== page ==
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News posted on Tuesday, 15 August 2017

EIT signs agreement with Qi Lu University
Qi Lu University of Technology has selected the Eastern Institute of Technology (EIT) to teach wine science to its students – both in China and in Hawke’s Bay. EIT’s School of Viticulture and Wine Science is now adopting a teaching role through the university’s Faculty of Bio-Technology. Source, Winetitles.

Will Labor's water tax cripple farming?
Labour leader Jacinda Ardern says her party would apply a royalty on commercial water usage, and use the revenue to clean up New Zealand's rivers, lakes and streams. National MPs, NZ First leader Winston Peters and industry groups say the proposed royalty would badly hurt farmers. Source, The New Zealand Herald.

Biosecurity tips
#Biosecurity Tip#13: Ask where your pruning team have recently worked. Check footwear, clothes and vehicle tyres. Are they bringing their own equipment? Check quarantine requirements. www.vinehealth.com.au #Vinehealth

Australia teaching wine & spirit marketing
France boasts some of the finest wines in the world, but French (and Chinese) students come to Adelaide to learn about wine and spirits marketing. For the past seven years, students at KEDGE Business School in Bordeaux, tour Adelaide to learn from the Ehrenberg-Bass Institute for Marketing Science and visit South Australia’s famous wine regions. Source, Winetitles.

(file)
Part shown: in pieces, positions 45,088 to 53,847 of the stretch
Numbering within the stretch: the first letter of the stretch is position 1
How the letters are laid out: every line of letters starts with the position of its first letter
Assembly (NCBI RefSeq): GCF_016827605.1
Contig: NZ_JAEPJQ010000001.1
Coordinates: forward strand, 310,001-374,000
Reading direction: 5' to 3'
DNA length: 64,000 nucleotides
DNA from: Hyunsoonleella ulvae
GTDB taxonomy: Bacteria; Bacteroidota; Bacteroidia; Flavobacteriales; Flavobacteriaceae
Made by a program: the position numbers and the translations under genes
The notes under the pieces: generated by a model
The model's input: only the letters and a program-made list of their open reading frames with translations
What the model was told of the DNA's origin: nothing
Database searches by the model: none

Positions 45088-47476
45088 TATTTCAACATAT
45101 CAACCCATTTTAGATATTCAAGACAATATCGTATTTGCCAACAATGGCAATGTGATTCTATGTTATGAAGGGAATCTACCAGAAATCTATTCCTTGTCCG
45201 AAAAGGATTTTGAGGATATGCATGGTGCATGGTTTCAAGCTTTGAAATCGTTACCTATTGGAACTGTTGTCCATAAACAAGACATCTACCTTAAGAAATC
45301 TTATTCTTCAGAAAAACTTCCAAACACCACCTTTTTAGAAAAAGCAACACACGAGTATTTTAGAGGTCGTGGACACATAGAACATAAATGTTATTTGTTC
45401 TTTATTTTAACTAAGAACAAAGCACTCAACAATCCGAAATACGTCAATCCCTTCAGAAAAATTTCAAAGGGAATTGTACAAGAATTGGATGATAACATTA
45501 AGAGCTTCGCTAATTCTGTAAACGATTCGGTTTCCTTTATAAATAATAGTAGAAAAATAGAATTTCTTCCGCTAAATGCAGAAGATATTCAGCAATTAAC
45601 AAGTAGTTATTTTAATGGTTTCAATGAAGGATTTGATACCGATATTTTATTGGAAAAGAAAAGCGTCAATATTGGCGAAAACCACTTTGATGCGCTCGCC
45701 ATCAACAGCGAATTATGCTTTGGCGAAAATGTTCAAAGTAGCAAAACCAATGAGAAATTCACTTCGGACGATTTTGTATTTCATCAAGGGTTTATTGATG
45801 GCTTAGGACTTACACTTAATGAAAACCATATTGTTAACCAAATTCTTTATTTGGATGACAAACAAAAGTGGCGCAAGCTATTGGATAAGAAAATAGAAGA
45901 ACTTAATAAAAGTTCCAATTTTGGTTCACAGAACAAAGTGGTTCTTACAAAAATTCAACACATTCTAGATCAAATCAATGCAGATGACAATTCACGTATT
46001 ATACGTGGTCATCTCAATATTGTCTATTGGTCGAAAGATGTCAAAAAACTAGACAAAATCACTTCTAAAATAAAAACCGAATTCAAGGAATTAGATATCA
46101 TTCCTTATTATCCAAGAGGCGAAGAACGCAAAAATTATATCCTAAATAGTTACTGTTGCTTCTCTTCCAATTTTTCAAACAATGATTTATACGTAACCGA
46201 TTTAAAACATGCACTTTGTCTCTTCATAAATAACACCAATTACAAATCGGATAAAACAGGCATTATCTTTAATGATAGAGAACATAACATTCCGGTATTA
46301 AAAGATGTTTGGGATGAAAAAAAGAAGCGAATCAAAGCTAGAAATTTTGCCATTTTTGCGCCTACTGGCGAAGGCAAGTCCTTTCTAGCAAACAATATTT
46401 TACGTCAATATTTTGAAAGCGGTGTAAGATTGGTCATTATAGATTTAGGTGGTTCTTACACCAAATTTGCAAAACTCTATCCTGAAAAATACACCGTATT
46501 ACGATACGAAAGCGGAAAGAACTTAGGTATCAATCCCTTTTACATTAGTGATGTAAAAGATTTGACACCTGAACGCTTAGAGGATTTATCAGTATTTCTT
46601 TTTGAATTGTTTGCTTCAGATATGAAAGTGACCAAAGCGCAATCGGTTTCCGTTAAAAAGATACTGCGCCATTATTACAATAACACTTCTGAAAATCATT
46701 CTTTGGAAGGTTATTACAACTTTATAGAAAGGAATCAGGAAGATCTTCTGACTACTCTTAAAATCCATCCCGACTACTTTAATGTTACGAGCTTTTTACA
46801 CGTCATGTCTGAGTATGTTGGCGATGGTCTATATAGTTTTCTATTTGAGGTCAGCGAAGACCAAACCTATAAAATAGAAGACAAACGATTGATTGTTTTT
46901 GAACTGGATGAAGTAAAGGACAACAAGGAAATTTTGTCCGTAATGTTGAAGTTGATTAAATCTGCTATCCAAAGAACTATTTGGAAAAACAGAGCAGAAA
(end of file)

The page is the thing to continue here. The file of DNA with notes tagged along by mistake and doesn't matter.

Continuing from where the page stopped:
Fine wines even in dry times
It may be one of the driest winters on record but that won’t stop Hunter vignerons producing some top drops from the 2018 vintage. With little rain in sight just prior to next month’s bud burst, the region’s wine producers are poised to start irrigating vines in preparation for the 2018 vintage. Source, The Maitland Mercury.

Branding the Barossa
Clarity on Barossa’s branding – to enhance the region and benefit visitors and locals – is the first project to be rolled out under the Barossa Collaboration committee. The committee joined last month to begin steering a series of project meetings. Source, The Barossa Herald.

Record demand for WSET
The Wine & Spirit Education Trust (WSET) has revealed that the demand for wine and spirits education is growing and is now higher than ever in Australia. Australia is now the seventh largest WSET market having seen 27 per cent growth in its courses for 2016/17 over the previous year. Source, The Shout.

Dave Brooks reviews Giant Steps
"Giant Steps consistently impress with their interpretation of the site. Wild ferment, large, seasoned French Oak, no battonage, no malolactic fermentation and no filtration, just a showcase of a great vineyard." Source, The Adelaide Review.